Solar-Activated Catalysts Show Potential for Converting CO2 to Chemicals

June 3, 2024
University of Oldenburg researchers in Germany experiment with precious-metals-free catalysts to chemically activate CO2.

Using catalysts activated by sunlight, researchers in Germany are looking at ways to turn carbon dioxide into substances such as methanol.

A research group at the University of Oldenburg is trying to develop precious-metal-free catalysts that use sunlight to chemically activate CO2.

The international team led by chemist Lars Mohrhusen will focus on developing catalyst materials based on readily available and inexpensive components, such as titanium dioxide. The aim is to find highly energy-efficient ways to convert the greenhouse gas carbon dioxide into compounds such as methanol, formaldehyde or ethylene, which can be used by the chemical industry in the manufacture of plastics or synthetic fuels.

“The conversion of substances like carbon dioxide generally involves precious-metal-containing catalysts, which often require high pressure and high temperatures during operation,” Mohrhusen explains.

In addition to the large amounts of energy required to create the right conditions to trigger a reaction, these materials often have the disadvantage of being expensive and not particularly durable. Impurities in the gas feed, for example, can easily “poison” the catalyst material so that it becomes less active over time, Mohrhusen says.

Mohrhusen's team plans to investigate two different types of hybrid catalyst materials in model systems. For this, they will create combinations of titanium dioxide and semi-metal nanoparticles as the first class of materials, and organic structures on oxide surfaces as the second. In the next step, the researchers will use various techniques to characterize the systems at the atomic level – a process which typically requires ultra-high vacuum conditions.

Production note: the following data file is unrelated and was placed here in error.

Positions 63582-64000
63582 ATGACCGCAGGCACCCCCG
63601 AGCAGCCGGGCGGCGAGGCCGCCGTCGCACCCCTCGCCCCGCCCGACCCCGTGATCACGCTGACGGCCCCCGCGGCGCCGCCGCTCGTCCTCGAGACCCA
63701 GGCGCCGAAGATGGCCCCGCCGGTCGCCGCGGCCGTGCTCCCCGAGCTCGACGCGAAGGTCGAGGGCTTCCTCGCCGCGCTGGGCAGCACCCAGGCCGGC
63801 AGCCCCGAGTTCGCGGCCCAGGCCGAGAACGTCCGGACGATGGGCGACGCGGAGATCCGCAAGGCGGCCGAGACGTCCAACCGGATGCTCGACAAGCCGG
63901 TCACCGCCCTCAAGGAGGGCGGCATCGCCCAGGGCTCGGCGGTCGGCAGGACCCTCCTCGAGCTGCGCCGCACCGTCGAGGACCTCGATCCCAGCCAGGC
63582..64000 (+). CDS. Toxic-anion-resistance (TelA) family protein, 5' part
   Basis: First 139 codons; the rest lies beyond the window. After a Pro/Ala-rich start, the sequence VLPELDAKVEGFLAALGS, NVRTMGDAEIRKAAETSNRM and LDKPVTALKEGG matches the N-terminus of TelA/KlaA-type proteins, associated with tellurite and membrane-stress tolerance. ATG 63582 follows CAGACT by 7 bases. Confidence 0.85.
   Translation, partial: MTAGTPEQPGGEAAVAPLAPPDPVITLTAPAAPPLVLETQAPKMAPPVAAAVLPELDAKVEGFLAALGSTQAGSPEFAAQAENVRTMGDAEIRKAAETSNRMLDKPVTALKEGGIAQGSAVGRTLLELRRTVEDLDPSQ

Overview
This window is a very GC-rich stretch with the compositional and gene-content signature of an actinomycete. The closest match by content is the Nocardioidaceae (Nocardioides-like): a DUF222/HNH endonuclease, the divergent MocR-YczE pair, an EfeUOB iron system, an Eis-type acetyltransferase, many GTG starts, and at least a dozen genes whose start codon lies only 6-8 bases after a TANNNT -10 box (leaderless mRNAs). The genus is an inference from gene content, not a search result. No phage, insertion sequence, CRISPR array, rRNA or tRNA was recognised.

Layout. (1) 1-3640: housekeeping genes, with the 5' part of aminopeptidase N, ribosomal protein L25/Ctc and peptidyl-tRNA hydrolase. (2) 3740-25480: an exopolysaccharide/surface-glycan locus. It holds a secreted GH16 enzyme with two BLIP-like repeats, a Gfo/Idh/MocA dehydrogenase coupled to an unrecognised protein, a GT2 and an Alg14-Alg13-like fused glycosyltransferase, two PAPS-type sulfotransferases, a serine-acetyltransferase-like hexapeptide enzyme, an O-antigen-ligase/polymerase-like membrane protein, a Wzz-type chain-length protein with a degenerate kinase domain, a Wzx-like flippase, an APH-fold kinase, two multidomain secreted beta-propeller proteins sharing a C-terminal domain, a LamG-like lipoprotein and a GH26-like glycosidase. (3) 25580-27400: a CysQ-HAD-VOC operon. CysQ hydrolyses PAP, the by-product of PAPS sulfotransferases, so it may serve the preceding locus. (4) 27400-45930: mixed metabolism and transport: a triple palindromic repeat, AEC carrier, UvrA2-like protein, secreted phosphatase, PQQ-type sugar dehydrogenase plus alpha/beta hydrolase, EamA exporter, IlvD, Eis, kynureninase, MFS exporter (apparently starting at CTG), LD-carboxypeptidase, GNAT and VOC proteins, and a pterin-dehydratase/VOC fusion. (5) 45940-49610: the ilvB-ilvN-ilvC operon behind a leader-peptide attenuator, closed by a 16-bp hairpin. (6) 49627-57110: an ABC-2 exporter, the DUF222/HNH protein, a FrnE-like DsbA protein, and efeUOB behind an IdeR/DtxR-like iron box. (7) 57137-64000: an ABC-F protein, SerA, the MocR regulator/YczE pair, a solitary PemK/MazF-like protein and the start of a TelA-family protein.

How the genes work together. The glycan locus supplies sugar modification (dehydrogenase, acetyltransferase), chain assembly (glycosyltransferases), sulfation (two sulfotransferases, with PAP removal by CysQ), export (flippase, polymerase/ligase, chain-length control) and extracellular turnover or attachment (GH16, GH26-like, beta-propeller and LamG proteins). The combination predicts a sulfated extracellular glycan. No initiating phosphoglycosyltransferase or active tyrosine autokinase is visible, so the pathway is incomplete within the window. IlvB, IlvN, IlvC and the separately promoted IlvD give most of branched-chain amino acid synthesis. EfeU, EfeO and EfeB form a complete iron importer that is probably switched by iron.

Both material classes will be photocatalysts, meaning that they become catalytically active when exposed to light. Their exposure to sunlight generates charge carriers – negatively charged electrons and positively charged “vacancies,” so-called “holes” that can then react chemically with carbon dioxide.

“On the basis of these model catalysts we aim to gain a detailed, atomic-level understanding of which material properties enhance the reactivity as well as the stability of these systems," says Mohrhusen.

This can be very difficult under the technical conditions that prevail in large reactors, he explains.

In a third sub-project the team plans to design micro reactors to test the model catalysts under more realistic conditions. This will involve bringing the catalyst materials into a gas atmosphere – a combination of carbon dioxide, hydrogen and water, for example – in a special chamber and simultaneously irradiating them with light. The researchers will analyze the formation of reaction products during the process and can also examine the catalyst materials for structural changes caused by the reaction once the tests have been completed.

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